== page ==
60% of high-priority research goes unfunded.
Supportive care is an important part of cancer care. It helps children and their families meet the physical, emotional and spiritual challenges of cancer. It helps improve the quality of life of children living with cancer. It can help children to cope with cancer, its treatment and possible side effects. It can also address practical concerns such as help at home.
There are many programs and services available to help meet the needs of children living with cancer and their loved ones.
Find out more about supportive care for children living with cancer, including:
- talking to your child about their cancer
- working with the healthcare team
- tips on managing your child’s care
- helping your child cope with tests and treatment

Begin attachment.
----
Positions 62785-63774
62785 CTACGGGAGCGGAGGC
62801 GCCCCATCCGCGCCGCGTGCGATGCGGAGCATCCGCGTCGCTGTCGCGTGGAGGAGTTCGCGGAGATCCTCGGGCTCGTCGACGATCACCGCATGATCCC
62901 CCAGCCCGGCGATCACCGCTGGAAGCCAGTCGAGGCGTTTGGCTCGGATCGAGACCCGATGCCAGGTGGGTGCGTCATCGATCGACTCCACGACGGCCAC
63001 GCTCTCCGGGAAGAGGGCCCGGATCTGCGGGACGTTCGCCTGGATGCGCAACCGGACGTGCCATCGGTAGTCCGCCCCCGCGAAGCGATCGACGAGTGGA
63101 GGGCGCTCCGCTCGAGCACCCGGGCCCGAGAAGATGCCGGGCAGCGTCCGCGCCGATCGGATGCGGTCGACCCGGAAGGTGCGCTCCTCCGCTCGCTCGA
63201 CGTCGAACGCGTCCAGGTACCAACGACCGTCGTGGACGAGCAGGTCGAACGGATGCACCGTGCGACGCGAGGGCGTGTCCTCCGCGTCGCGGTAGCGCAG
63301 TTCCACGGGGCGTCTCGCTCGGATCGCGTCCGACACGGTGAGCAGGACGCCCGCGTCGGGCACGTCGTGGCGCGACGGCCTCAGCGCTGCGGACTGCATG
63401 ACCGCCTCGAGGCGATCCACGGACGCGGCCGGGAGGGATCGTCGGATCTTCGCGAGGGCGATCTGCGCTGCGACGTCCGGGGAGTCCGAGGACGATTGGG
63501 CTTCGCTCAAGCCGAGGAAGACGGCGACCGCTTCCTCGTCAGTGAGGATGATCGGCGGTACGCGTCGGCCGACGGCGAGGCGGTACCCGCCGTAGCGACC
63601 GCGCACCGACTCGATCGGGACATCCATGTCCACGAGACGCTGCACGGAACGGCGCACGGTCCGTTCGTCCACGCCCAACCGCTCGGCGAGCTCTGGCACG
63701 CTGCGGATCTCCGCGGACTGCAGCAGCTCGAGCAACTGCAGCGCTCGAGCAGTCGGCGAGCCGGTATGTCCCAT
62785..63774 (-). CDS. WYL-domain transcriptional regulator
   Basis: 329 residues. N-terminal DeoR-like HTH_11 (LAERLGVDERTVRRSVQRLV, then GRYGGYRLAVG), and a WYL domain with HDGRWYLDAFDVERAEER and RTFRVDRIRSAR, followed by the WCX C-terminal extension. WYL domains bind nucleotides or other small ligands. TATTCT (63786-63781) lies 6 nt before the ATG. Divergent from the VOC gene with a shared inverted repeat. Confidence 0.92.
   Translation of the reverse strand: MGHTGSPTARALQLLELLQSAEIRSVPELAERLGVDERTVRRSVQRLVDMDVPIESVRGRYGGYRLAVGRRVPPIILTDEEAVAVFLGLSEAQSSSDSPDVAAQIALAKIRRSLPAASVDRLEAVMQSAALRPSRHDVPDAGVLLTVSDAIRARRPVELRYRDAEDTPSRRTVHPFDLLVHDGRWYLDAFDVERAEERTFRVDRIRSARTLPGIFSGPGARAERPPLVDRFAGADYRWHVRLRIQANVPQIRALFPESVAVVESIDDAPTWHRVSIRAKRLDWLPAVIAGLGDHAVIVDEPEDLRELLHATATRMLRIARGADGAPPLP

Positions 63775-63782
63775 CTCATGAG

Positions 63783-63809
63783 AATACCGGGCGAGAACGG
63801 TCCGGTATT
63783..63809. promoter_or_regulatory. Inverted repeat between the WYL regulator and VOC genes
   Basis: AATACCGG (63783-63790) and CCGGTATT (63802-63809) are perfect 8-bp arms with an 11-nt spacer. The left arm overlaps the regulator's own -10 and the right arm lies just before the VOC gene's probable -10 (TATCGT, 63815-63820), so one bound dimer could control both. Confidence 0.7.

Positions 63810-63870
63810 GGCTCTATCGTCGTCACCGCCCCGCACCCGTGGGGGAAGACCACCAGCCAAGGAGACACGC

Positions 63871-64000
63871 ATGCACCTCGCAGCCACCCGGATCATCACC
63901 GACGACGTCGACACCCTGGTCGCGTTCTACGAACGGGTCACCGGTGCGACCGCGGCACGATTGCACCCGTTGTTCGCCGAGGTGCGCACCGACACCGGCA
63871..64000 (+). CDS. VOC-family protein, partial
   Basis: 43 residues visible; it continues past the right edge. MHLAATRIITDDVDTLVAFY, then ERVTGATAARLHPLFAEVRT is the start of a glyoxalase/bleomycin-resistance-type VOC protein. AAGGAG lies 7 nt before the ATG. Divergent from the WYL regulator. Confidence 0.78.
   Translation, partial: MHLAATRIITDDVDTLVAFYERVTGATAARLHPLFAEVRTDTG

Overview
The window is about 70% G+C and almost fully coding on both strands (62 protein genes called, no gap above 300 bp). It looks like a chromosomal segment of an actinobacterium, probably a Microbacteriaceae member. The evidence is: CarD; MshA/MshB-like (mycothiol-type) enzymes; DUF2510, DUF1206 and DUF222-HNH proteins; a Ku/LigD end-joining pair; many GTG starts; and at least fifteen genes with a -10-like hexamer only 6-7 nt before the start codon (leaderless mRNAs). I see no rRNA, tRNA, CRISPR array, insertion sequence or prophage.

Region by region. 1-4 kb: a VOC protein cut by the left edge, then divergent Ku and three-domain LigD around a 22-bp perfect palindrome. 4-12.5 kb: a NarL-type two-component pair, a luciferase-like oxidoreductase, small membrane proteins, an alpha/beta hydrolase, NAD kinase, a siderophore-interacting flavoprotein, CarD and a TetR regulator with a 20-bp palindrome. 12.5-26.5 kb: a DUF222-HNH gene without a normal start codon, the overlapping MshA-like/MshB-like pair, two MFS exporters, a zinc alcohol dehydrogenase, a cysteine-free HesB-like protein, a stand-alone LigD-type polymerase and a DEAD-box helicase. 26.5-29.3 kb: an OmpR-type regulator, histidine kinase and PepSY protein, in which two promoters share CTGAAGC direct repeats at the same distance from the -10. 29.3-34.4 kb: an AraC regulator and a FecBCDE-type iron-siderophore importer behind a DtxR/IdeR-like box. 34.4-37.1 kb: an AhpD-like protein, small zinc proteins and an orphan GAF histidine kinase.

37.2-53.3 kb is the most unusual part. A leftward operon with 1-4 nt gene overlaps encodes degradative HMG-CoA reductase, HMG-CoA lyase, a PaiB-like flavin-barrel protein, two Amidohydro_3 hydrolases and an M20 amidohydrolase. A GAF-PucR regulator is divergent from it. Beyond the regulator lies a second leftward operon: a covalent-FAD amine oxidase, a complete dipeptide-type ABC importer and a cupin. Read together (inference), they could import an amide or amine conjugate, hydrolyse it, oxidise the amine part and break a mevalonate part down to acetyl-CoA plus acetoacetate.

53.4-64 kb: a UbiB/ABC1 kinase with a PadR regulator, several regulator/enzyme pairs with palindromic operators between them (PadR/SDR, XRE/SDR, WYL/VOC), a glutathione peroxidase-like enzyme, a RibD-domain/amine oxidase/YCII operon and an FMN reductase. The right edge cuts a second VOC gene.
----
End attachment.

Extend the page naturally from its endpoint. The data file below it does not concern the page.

- nutrition for children with cancer
- pain in children
- helping your child cope
- staying in the hospital
- after treatment
- long-term survivorship
- palliative care
Within about 12 hours of being at Camp Goodtime, everything started to change, and that week was cathartic, transformative. It was the first time I got to know myself.
What’s the lifetime risk of getting cancer?
The latest Canadian Cancer Statistics report shows about half of Canadians are expected to be diagnosed with cancer in their lifetime.